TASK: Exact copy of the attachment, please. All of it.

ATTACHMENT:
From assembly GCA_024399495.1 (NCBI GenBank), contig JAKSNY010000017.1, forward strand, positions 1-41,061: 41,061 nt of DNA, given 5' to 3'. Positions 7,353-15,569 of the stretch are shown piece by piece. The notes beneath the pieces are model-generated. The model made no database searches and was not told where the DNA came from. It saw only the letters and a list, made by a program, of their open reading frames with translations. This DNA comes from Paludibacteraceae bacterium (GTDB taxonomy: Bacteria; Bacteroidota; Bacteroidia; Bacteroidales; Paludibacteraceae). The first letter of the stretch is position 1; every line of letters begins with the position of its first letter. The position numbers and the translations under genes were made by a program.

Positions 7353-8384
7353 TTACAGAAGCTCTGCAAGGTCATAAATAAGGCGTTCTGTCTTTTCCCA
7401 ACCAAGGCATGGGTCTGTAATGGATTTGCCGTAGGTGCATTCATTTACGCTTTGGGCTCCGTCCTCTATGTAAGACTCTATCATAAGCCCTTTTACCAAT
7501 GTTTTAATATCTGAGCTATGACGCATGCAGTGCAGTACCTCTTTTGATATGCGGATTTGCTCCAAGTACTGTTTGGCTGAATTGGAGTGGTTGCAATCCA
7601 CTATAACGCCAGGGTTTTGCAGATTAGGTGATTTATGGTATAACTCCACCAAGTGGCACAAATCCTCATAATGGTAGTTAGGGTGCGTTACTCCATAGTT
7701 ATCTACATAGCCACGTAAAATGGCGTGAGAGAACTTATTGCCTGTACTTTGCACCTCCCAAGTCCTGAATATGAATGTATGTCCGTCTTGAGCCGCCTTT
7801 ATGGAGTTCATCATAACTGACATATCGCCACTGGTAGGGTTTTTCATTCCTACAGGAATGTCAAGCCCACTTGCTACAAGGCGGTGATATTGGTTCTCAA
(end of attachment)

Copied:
From assembly GCA_024399495.1 (NCBI GenBank), contig JAKSNY010000017.1, forward strand, positions 1-41,061: 41,061 nt of DNA, given 5' to 3'. Positions 7,353-15,569 of the stretch are shown piece by piece. The notes beneath the pieces are model-generated. The model made no database searches and was not told where the DNA came from. It saw only the letters and a list, made by a program, of their open reading frames with translations. This DNA comes from Paludibacteraceae bacterium (GTDB taxonomy: Bacteria; Bacteroidota; Bacteroidia; Bacteroidales; Paludibacteraceae). The first letter of the stretch is position 1; every line of letters begins with the position of its first letter. The position numbers and the translations under genes were made by a program.

Positions 7353-8384
7353 TTACAGAAGCTCTGCAAGGTCATAAATAAGGCGTTCTGTCTTTTCCCA
7401 ACCAAGGCATGGGTCTGTAATGGATTTGCCGTAGGTGCATTCATTTACGCTTTGGGCTCCGTCCTCTATGTAAGACTCTATCATAAGCCCTTTTACCAAT
7501 GTTTTAATATCTGAGCTATGACGCATGCAGTGCAGTACCTCTTTTGATATGCGGATTTGCTCCAAGTACTGTTTGGCTGAATTGGAGTGGTTGCAATCCA
7601 CTATAACGCCAGGGTTTTGCAGATTAGGTGATTTATGGTATAACTCCACCAAGTGGCACAAATCCTCATAATGGTAGTTAGGGTGCGTTACTCCATAGTT
7701 ATCTACATAGCCACGTAAAATGGCGTGAGAGAACTTATTGCCTGTACTTTGCACCTCCCAAGTCCTGAATATGAATGTATGTCCGTCTTGAGCCGCCTTT
7801 ATGGAGTTCATCATAACTGACATATCGCCACTGGTAGGGTTTTTCATTCCTACAGGAATGTCAAGCCCACTTGCTACAAGGCGGTGATATTGGTTCTCAA